Manchester — Urate-lowering therapy (ULT) should follow the treat-to-target principle rather than treat-to-avoid symptoms, and the benefits of ULT should be emphasised to patients earlier in disease, according to the latest (2022) National Institute for Health and Care Excellence (NICE) guideline for the diagnosis and management of gout.
In contrast to the British Society for Rheumatology (BSR) guidelines, the 2022 NICE recommendations allow either allopurinol or febuxostat as first-line ULT. Both sets of guidelines recommend treating-to-target; however, whereas BSR recommended a target level of 300 µmol/L, NICE said that target serum urate should be 360 µmol/L.
The NICE guidelines also highlight that interleukin-1 (IL-1) inhibitors should not be considered for flare management or prophylaxis unless colchicine, non-steroidal anti-inflammatory drugs (NSAIDs) and corticosteroids are contraindicated, not tolerated, or effective. Referral to specialist rheumatology services should be made before prescribing an IL-1 inhibitor.
Using ULT From the First Flare
Kelsey Jordan, consultant in rheumatology and honorary senior lecturer at University Hospitals Sussex NHS Foundation Trust, Brighton, discussed the NICE guidelines, published in June last year, at this year's BSR conference in Manchester on Monday.
"A key point is to discuss urate-lowering therapy using a treat-to-target approach with people who have had a first or subsequent gout flare, so we need to raise it at diagnosis of gout rather than waiting for subsequent and multiple flares," asserted Dr Jordan.
She added: "We also need to ensure patients understand ULT is continued after the target is reached. Sometimes people reach the target for their allopurinol course and stop, thinking that's it. But empowering patients to understand the need to continue treatment is really important. Gout is a lifelong, inflammatory condition and gout is the only curable form of inflammatory arthritis."
Previous Disagreement Regarding ULT Approach
The 2022 NICE guideline provides recommendations concerning diagnosis and assessment, information and support, the management of gout flares, diet and lifestyle, long-term management of gout (including which ULT to start and when, treatment-to-target, anti-inflammatory prophylaxis, and monitoring), and referral to specialist services.
Prior to the latest NICE guideline, there was disagreement around the best approach to urate lowering therapy (ULT), with inconsistencies between the American College of Physicians (ACP) guideline and those from the American College of Rheumatology (ACR), the British Society for Rheumatology (BSR) and the European Alliance of Associations for Rheumatology (EULAR).
In the NICE guidelines, febuxostat (Adenuric, A. Menarini Farmaceutica Internazionale SRL), as well as allopurinol, is recommended as a first-line treatment for ULT in patients without a history of major cardiovascular disease, compared with other guidelines that recommend febuxostat only as a second-line ULT. The latest update provides patients with greater access to febuxostat.
"If the patient has a history of cardiovascular disease, then use allopurinol and consider switching one drug to the other if the serum urate level is not reached on first-line treatment," explained Dr Jordan.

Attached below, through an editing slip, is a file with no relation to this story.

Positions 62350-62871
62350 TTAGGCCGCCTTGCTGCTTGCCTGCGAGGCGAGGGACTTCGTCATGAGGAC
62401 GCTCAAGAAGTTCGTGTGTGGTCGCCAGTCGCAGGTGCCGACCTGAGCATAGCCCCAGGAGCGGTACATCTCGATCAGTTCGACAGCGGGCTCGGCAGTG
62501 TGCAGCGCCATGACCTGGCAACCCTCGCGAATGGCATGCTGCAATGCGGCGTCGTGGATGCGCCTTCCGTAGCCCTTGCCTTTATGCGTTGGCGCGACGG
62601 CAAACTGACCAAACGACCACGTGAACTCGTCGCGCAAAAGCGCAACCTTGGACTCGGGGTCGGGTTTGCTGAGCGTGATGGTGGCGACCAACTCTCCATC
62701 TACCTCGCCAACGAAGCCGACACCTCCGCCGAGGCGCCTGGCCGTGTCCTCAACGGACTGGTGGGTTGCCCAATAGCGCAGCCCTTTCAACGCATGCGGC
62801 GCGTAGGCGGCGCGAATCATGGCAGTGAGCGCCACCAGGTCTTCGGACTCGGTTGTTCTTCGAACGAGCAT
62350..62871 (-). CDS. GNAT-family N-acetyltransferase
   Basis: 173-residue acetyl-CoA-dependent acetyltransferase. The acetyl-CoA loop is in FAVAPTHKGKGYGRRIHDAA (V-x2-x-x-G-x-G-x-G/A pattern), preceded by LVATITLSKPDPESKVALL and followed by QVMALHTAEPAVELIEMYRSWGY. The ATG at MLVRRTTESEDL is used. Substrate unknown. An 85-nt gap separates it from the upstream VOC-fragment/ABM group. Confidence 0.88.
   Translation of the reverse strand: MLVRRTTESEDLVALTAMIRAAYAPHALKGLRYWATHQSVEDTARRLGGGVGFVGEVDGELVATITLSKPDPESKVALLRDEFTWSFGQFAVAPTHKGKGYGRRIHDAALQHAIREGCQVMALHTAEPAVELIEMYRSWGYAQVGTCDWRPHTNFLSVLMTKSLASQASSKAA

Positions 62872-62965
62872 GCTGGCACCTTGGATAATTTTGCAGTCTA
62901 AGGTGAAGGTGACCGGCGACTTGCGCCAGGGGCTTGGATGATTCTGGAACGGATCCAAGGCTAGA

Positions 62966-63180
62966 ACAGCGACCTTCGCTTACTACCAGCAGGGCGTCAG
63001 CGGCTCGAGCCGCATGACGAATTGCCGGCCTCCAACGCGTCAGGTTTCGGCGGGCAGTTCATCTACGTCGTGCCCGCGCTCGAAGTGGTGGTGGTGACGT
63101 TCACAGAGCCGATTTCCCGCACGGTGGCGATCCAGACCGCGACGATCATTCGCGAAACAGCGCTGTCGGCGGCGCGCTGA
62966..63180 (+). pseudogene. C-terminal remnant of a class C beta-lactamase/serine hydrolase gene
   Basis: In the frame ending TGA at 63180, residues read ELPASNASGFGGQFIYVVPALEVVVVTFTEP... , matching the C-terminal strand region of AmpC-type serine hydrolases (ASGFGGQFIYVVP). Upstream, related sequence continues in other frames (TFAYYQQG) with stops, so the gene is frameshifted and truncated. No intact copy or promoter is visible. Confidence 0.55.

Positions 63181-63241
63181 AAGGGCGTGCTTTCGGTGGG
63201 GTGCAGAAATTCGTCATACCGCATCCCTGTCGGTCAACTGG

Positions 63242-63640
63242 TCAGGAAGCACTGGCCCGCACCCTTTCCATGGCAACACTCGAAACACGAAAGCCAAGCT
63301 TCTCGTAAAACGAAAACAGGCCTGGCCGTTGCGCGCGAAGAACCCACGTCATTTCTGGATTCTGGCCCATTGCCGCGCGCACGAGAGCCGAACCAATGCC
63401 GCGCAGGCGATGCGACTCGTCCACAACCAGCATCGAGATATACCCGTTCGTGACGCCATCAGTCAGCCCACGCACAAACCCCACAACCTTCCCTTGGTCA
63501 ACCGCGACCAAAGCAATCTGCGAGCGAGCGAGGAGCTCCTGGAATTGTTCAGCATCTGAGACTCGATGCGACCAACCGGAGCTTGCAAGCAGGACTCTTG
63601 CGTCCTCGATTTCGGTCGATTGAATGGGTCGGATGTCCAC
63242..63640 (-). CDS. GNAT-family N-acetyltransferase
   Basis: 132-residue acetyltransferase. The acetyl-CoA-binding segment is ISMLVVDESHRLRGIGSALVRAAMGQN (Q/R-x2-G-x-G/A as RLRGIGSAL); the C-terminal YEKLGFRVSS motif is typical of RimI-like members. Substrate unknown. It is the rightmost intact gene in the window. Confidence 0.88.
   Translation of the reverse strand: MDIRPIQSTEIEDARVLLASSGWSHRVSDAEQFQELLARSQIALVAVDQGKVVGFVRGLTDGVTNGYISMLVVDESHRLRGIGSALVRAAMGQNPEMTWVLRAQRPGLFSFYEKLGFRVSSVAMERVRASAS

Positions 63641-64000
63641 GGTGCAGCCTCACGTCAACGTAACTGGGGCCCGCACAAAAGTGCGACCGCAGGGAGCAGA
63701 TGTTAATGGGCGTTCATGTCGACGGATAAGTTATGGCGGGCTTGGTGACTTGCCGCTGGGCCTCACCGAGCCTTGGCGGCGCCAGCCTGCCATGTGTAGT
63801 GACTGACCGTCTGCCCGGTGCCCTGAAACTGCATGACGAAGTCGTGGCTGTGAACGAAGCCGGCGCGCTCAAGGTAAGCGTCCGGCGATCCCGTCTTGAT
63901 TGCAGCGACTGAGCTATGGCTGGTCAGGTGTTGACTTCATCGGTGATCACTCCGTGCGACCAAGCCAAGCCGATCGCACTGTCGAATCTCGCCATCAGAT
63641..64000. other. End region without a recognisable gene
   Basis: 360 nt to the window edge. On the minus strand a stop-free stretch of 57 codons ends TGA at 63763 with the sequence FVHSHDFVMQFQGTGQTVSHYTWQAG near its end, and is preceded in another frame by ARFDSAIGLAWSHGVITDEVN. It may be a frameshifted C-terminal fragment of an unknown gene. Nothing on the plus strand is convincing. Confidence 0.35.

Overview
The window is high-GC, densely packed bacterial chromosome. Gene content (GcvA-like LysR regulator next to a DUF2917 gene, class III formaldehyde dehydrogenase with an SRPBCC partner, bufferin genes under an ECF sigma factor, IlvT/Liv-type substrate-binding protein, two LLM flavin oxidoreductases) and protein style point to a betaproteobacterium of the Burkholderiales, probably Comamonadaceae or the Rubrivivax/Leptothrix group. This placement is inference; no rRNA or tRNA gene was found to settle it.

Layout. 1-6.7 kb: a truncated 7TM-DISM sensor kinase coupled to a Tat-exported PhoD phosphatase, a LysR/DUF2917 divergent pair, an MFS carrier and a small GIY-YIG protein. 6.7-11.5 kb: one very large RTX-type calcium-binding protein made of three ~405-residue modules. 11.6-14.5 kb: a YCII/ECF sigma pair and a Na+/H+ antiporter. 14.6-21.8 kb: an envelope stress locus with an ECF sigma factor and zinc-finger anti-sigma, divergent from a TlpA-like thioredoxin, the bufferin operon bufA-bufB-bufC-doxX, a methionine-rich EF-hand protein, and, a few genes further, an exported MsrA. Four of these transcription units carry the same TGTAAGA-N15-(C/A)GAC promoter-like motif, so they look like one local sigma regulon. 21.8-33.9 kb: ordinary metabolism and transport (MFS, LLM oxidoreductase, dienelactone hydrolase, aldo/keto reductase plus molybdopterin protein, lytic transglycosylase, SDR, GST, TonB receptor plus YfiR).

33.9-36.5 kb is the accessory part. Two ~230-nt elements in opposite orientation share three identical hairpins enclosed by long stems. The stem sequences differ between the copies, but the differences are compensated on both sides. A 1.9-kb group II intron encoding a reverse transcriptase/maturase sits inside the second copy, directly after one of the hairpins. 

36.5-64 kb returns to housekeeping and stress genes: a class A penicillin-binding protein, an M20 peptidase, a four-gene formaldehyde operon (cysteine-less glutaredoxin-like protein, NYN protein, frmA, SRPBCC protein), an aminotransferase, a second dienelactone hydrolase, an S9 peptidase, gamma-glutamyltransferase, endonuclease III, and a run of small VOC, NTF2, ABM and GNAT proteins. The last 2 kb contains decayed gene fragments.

NICE also recommended a target serum urate level of less than 360 µmol/L, in contrast to the BSR guidelines recommendation of a universal target serum urate level of less than 300 µmol/L. The NICE guideline also concludes that there is equivalent cost-effectiveness and clinical efficacy between febuxostat and allopurinol.
The updated NICE guideline also provides follow-up and disease monitoring recommendations with an organised framework that emphasises the benefit of joint disease management agreed between doctor and patient.
The 2022 NICE guideline was developed following systematic literature review considered and combined with consensus view, expert opinion (comprising an orthopaedic surgeon, a dietician, a pharmacist, two lay representatives, an independent chair and NICE methodological experts) as well as patient perspectives.
'Step-Change' in the Management of Gout
Abhishek Abhishek, MBBS, professor of rheumatology at the University of Nottingham, commented on the NICE recommendations at the conference: "These guidelines provide a step-change in the management of gout in the UK, with both febuxostat and allopurinol considered as first-line urate lowering drugs in the treatment of gout," he emphasised.
"There is also the recommendation for GPs to refer difficult-to-treat gout to rheumatology services and to consider anti-IL1 drugs for both flare management and prophylaxis under specialist guidance," he added.
Dr Luay Zebouni, MBBS, consultant rheumatologist at Epsom and St Helier University Hospitals NHS Trust, also remarked on the new guideline. "There are no trials comparing urate levels of 360 versus 300 µmol/L, but we know from real life that the lower the urate in these patients with gout then the better the outcome," he told Medscape News UK.
Presented at the British Society for Rheumatology (BSR) April 24, 2023.
Dr Jordan declares she was a contributor to the NICE gout guidelines in 2007,2017, and 2022, and a trustee director of the UK Gout Society Charity. Dr Zebouni has declared no conflicts of interest. Dr Abhishek declares institutional research grants from AstraZeneca and Oxford Immunotech, as well as personal fees from UpToDate (royalty), Springer (royalty), Cadilla Pharmaceuticals (lecture fees), NGM Bio (consulting), Limbic (consulting), and personal fees from Inflazome (consulting) unrelated to the work.